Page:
Bill Text

Bill Information


PDF |Add To My Favorites |Track Bill | print page

SB-9 Surplus property: sale procedures.(2019-2020)

SHARE THIS:share this bill in Facebookshare this bill in Twitter
Date Published: 08/26/2020 09:00 PM
SB9:v94#DOCUMENT

Amended  IN  Assembly  August 26, 2020
Amended  IN  Assembly  August 25, 2020
Amended  IN  Assembly  August 03, 2020
Amended  IN  Assembly  July 27, 2020
Amended  IN  Senate  April 03, 2019

CALIFORNIA LEGISLATURE— 2019–2020 REGULAR SESSION

Senate Bill
No. 9


Introduced by Senator Durazo
(Principal coauthor: Assembly Member Carrillo)

December 03, 2018


An act to amend Sections 54221, 54234, and 54237 of, and to add Sections 54237.9, 54237.10, and 54239 to, the Government Code, relating to surplus property.


LEGISLATIVE COUNSEL'S DIGEST


SB 9, as amended, Durazo. Surplus property: sale procedures.
(1) Existing law prescribes requirements for the disposal of surplus land by a local agency, as defined, and exempts from these requirements exempt surplus land. Existing law defines “exempt surplus land” for these purposes to include, among other things, surplus land that is put out to open, competitive bid by a local agency if specified entities are invited to participate in that competitive bid process. Existing law also requires that exempt surplus land put to an open, competitive bid process under these provisions be used for either (A) a housing development that complies with specified affordability requirements or (B) a mixed-use development that is more than one acre in area and includes not less than 300 housing units that comply with specified affordability requirements.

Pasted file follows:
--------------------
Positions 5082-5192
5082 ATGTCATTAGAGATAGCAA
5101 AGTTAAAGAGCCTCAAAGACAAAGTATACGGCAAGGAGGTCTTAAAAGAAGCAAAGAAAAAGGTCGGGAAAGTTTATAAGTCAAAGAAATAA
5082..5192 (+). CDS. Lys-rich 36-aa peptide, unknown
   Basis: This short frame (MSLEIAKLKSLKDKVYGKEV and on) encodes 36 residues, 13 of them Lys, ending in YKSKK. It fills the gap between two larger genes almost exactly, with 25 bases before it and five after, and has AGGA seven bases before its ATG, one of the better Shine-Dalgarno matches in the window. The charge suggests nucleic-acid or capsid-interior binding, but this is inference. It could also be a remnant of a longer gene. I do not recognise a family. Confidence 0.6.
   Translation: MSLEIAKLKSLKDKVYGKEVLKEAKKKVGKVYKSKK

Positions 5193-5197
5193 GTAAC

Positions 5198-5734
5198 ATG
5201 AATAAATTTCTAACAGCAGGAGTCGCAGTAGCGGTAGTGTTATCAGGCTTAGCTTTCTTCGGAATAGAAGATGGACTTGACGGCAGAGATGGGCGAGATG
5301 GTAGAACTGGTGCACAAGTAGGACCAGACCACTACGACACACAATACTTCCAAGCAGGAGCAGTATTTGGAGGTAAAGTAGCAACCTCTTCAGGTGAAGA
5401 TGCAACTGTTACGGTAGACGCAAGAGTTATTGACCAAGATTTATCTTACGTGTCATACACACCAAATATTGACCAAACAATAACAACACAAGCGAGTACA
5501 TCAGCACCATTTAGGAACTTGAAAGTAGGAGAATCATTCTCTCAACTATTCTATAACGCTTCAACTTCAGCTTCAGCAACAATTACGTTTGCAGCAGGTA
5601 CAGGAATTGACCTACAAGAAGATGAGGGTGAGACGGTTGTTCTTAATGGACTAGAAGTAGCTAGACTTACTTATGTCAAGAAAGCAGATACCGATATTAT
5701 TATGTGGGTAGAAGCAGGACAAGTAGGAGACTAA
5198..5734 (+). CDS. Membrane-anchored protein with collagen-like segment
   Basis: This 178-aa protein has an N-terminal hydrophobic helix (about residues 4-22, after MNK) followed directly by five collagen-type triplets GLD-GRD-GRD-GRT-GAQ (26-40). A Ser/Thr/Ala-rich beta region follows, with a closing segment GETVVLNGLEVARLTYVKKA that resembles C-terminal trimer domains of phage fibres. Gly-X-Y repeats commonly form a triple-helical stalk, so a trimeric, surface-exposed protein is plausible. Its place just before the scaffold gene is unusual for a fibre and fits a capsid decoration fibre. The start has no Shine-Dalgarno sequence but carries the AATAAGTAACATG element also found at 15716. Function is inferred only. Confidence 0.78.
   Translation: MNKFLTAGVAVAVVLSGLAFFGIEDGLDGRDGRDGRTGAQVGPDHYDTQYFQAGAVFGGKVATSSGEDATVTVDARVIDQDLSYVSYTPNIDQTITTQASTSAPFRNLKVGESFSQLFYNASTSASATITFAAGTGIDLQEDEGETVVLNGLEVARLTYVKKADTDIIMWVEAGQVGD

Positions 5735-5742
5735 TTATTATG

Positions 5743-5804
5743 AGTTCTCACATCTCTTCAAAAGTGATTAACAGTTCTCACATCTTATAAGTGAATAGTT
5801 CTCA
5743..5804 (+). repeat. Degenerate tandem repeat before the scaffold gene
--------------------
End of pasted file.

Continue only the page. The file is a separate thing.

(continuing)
This bill would expand the definition of “exempt surplus land” to include, thereby exempting from the above-described surplus land disposal procedures, surplus land for which the local agency has entered into an exclusive negotiation agreement before September 1, 2020, for a housing development that complies with specified affordability requirements that are similar to those described above.
Existing law provides that certain dispositions of real property by local agencies are subject to these above-described surplus land disposal procedures as they existed on December 31, 2019, without regard to specified amendments that took effect on January 1, 2020, if those dispositions comply with specified requirements. Under existing law, these provisions apply to dispositions by a local agency that, as of September 30, 2019, has entered into an exclusive negotiating agreement or legally binding agreement to dispose of property, provided that the disposition is completed not later than December 31, 2022.